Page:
“I would have to say that it is because that’s what this game is,” said Hall of Fame wide receiver Michael Irvin, who helped lead the Cowboys to three Super Bowl crowns during the 1990s. “I don’t care how great you play individually if you can’t get others to play great we gotta to measure you on that. We can’t call this the ultimate team sport, but give you accolades for individual success.”

Then I asked Irvin what about guys like Dan Marino, Don Fouts or Barry Sanders? Those guys were Hall-of-Fame players who never won a championship. Surely their greatness is not diminished by their lack of rings, right?

“A Tom Brady couldn’t play defense, but can Tom Brady get a little more out of the guys that are playing defense? Is Tom Brady reaching and associating with guys in a way that brings more out of them?” Irvin asked rhetorically.

“So when we say hand the ball off to the ref like Barry Sanders. Barry Sanders never spiked the ball or acted crazy. Maybe he should have because maybe it would have gotten the defense fired up and maybe they would have gone out and made some plays.”

Cris Carter, a 2013 Hall of Fame inductee and an outstanding receiver for the Minnesota Vikings would beg to differ with Irvin on that one. He said the notion of a great career being diminished because of lack of a Super Bowl ring is something created by the media.

“When you play certain positions you don’t have that much of an impact on who’s gonna win or lose the game,” Carter said. “Ninety-seven percent of players that play in the NFL don’t even play in a Super Bowl, 97 percent. So to think that you have to win a Super Bowl to be in the Hall of Fame wouldn’t be fair.”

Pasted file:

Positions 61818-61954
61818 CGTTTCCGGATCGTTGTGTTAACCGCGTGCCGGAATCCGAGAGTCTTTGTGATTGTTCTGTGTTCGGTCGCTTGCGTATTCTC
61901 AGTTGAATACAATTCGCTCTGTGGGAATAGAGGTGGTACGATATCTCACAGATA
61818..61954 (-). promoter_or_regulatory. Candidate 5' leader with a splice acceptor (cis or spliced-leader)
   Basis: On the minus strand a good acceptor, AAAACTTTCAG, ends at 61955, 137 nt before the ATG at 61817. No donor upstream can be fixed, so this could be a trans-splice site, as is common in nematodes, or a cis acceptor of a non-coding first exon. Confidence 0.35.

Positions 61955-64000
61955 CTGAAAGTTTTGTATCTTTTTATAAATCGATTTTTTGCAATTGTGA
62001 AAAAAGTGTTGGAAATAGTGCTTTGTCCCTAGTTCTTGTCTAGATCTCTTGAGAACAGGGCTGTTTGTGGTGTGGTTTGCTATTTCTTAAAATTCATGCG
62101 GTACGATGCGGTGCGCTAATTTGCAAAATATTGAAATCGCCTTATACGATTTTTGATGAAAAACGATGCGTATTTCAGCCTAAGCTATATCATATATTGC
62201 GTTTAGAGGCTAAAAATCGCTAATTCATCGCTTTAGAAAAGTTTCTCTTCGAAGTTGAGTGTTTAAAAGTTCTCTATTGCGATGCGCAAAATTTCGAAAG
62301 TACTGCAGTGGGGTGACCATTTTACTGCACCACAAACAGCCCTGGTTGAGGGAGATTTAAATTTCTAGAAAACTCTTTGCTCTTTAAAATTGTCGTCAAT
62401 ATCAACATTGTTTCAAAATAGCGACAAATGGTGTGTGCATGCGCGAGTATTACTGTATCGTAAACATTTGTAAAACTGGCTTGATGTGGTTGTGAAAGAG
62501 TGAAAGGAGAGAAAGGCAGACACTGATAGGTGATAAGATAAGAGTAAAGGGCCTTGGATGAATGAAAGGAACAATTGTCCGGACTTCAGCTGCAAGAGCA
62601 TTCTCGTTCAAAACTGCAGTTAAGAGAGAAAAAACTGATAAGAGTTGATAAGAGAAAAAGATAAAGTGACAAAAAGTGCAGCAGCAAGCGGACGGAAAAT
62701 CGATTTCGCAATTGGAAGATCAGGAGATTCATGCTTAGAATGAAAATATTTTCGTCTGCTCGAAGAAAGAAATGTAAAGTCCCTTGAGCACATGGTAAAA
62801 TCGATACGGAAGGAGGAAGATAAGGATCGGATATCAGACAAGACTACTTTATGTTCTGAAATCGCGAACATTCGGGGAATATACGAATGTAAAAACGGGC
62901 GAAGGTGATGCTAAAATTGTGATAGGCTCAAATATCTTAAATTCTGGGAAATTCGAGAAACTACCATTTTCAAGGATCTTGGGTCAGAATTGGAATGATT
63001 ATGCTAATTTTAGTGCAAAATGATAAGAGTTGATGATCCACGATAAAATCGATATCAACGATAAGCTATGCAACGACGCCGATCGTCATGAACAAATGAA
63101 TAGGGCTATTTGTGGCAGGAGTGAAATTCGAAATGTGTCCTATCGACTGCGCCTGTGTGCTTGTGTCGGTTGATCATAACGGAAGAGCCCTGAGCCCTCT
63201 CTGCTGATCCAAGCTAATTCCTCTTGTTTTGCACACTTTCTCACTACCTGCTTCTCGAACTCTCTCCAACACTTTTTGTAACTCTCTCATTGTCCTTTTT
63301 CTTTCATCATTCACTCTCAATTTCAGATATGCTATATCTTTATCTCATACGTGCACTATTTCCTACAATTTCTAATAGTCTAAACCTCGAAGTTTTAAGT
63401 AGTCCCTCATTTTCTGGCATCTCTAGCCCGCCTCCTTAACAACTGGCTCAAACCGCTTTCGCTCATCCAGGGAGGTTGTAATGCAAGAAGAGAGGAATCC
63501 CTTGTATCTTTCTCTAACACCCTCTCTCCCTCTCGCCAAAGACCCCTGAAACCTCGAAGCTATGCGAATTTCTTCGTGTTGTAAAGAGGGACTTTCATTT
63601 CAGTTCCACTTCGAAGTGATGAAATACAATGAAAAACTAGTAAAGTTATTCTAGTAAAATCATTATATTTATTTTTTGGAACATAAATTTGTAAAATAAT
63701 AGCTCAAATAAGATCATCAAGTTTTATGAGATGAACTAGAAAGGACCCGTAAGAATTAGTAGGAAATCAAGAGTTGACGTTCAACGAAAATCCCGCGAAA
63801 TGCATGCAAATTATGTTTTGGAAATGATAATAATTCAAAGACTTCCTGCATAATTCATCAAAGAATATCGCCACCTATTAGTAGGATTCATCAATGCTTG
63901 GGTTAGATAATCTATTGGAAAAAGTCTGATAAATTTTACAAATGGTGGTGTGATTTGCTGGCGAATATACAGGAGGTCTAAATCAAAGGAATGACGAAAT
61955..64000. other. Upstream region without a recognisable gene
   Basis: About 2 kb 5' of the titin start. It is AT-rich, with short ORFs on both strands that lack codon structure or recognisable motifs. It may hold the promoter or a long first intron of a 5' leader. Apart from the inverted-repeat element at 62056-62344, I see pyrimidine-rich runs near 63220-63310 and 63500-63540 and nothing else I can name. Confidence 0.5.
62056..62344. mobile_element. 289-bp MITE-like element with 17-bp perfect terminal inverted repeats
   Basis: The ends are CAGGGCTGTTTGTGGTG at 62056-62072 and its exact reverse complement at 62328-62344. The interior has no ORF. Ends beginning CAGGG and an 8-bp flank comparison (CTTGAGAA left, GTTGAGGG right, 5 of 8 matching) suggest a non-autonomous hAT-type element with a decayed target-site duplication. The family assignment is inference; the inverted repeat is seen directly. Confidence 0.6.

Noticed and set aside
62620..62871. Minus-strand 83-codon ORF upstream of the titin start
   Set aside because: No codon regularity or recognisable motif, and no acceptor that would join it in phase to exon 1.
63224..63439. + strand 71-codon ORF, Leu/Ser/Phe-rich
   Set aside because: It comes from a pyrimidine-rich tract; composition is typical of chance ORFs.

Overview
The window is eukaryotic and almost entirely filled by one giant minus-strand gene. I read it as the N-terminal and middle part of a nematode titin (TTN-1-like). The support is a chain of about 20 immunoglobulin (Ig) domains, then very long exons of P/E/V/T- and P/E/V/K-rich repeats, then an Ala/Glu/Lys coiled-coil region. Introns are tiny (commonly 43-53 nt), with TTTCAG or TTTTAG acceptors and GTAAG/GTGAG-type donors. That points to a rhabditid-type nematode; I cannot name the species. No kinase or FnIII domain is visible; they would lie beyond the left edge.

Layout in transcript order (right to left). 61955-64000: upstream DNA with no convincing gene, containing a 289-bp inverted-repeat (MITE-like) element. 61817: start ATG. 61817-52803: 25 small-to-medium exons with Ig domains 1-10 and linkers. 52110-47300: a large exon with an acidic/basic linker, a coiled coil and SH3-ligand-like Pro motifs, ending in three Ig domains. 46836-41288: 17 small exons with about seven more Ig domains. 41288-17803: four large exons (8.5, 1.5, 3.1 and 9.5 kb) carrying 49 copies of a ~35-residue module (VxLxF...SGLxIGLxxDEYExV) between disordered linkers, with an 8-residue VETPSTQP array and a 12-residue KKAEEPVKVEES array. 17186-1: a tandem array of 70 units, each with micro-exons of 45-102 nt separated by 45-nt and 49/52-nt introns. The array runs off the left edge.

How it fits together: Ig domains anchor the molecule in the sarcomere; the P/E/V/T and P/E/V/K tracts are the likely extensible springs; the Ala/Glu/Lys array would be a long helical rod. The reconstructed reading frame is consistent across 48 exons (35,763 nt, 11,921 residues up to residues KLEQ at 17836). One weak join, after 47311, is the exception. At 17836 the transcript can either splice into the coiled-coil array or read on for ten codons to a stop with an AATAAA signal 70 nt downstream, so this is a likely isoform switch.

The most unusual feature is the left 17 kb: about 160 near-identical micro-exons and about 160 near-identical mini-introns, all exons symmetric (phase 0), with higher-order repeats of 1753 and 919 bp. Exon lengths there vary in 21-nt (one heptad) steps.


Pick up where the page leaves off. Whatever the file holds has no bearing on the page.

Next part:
Carter said it’s easy for Irvin to say championships define greatness because he played on a Cowboys team that had Troy Aikman, Emmitt Smith and Larry Allen—all of whom are Hall of Famers.

Former New England Patriots linebacker and ESPN football analyst Tedy Bruschi was a part of three Super Bowl winners. I thought he would share Irvin’s sentiment, but he didn’t.

“Championships define greatness of teams that’s the way it is,” Bruschi said. “I don’t need Cris Carter to have a championship ring to know how great he is.  He’s one of the greatest of all time.”

As fans we have a weird kind of Drum Major Instinct when it comes to our athletes because we all like the glitz and the glamour of the guy who stands out in the crowd. In football and for that matter any sport, the guy who stands out does so because he stands on the shoulders of his teammates who are holding him up.